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Über dieses Buch

This work offers a nuanced perspective based on empirical evidence of the role of talent and creativity for economic growth, prosperity, social and spatial inequality, and precarity in creative cities by arguing that creativity and talent need to be valued and eventually rewarded to achieve sufficient conditions for individual economic success. Shedding light on the recent momentum of a growing convergence of cultural and economic spheres in post‐industrial societies by building on a case study of contemporary visual art from interviews with commercial gallerists. Written from an economic geography and historical-institutional perspective while leveraging the analytic strength of the established repertoire of other social science disciplines this book will provide a fascinating read for economic geographers and other social scientists researching the creative and knowledge economy as well as arts professionals aiming to better understand the process of making value of contemporary visual art.

Inhaltsverzeichnis

Frontmatter

Chapter 1. Prologue

Abstract
The Prologue outlines the main characteristics of the art market boom between the early 1990s and 2008. It highlights an unprecedented growth of the art world and sketches the growing distortion of price levels for living artists at auction and real values supported by career building by commercial gallerists symptomatic for over-speculation on enduring value during boom times.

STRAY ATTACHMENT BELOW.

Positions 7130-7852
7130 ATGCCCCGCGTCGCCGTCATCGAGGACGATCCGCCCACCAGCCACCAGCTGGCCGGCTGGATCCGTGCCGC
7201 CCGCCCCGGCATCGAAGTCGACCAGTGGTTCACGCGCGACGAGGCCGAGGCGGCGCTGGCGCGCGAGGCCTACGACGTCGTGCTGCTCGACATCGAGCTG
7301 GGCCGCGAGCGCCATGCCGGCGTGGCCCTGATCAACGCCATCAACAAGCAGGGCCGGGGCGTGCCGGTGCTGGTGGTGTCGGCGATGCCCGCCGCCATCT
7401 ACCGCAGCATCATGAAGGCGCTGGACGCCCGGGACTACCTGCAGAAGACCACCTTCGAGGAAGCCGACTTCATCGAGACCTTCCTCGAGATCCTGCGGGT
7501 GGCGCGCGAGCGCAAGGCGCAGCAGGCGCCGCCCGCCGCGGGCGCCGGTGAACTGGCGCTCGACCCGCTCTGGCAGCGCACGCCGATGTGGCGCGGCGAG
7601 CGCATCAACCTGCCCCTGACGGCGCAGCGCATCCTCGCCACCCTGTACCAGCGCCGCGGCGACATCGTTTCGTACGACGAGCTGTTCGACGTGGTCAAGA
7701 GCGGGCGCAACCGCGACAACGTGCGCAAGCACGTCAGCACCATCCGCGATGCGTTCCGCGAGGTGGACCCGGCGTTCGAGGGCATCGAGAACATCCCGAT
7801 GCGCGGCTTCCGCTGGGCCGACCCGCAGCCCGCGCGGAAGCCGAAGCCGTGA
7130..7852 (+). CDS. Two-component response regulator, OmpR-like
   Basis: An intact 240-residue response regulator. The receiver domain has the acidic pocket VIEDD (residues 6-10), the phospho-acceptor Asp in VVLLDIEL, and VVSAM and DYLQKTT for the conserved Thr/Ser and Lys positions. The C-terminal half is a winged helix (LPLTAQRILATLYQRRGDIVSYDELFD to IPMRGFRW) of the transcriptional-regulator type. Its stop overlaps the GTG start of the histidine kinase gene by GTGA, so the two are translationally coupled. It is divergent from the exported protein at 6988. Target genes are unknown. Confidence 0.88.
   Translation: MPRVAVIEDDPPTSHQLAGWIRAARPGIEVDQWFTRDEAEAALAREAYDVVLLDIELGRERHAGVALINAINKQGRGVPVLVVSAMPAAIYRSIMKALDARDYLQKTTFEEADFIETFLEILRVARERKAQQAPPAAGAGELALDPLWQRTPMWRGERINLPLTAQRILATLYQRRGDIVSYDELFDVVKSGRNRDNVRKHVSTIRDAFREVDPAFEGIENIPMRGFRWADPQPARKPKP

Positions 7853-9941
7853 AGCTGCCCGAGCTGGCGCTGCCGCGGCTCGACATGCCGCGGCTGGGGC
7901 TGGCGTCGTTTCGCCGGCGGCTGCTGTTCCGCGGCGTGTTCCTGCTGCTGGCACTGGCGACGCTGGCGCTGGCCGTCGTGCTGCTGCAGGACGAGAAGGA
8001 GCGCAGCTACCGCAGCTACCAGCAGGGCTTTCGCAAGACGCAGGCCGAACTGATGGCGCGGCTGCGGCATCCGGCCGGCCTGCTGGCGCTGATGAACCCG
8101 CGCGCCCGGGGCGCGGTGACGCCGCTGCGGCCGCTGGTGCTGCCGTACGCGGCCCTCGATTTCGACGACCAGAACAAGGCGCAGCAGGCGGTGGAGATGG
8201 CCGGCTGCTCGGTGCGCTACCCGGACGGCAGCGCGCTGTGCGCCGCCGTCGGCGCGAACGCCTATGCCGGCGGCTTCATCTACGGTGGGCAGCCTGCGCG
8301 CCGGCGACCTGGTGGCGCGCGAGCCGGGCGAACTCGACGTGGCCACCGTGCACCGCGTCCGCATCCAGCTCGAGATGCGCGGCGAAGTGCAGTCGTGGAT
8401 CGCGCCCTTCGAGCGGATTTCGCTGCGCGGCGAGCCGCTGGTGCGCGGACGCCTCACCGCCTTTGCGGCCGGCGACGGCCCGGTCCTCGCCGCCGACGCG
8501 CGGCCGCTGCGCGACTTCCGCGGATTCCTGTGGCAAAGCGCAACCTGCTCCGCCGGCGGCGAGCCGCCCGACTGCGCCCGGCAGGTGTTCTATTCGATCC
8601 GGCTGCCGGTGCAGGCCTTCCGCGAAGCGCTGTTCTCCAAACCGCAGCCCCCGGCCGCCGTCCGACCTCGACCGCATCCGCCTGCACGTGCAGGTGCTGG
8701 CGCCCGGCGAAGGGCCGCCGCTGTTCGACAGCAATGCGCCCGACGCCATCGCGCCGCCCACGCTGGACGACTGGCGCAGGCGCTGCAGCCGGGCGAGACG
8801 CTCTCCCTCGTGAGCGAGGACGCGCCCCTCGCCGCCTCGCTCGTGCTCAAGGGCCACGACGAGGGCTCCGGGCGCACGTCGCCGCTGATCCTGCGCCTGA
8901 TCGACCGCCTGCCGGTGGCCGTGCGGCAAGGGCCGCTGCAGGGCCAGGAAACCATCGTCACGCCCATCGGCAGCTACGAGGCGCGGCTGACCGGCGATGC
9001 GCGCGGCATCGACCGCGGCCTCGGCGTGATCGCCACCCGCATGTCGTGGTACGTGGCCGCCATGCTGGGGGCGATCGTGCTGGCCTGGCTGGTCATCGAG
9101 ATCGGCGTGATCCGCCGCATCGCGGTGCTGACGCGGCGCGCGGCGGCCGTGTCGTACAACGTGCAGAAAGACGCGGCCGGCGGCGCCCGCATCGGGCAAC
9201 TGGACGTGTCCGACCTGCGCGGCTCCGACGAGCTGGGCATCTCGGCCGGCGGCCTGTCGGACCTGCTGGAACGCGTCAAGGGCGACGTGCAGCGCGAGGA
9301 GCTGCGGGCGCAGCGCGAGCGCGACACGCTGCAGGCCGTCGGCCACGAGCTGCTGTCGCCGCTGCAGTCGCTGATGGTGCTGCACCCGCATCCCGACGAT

Melanie Fasche

Chapter 2. Introduction

Abstract
The Introduction develops the central argument of this work and provides insight into the research approach of a case study of making value and career building in contemporary visual art that departs from an economic geography and relational perspective on the organization and geography of the rising creative economy, and conceptualizes relations as forms of institutionalized practices and their strategic properties to take into account competition, selection, and an unequal distribution of rewards.
Melanie Fasche

Chapter 3. Practices of Making Value—Evidence from Gallerists

Abstract
The first out of three main chapters, Practices of Making Value—Evidence from Gallerists, presents results from the conceptualization of day-to-day activities of commercial gallerists. The chapter builds on empirical data derived from interviews with commercial gallerists in three cities, Berlin, New York and Los Angeles, and reveals strategic properties that inform practices of raising the value of artworks and building long stable artists’ careers while mediating between aesthetic vision and sustaining their business.
Melanie Fasche

Chapter 4. A Historical-Institutional View on Making Value

Abstract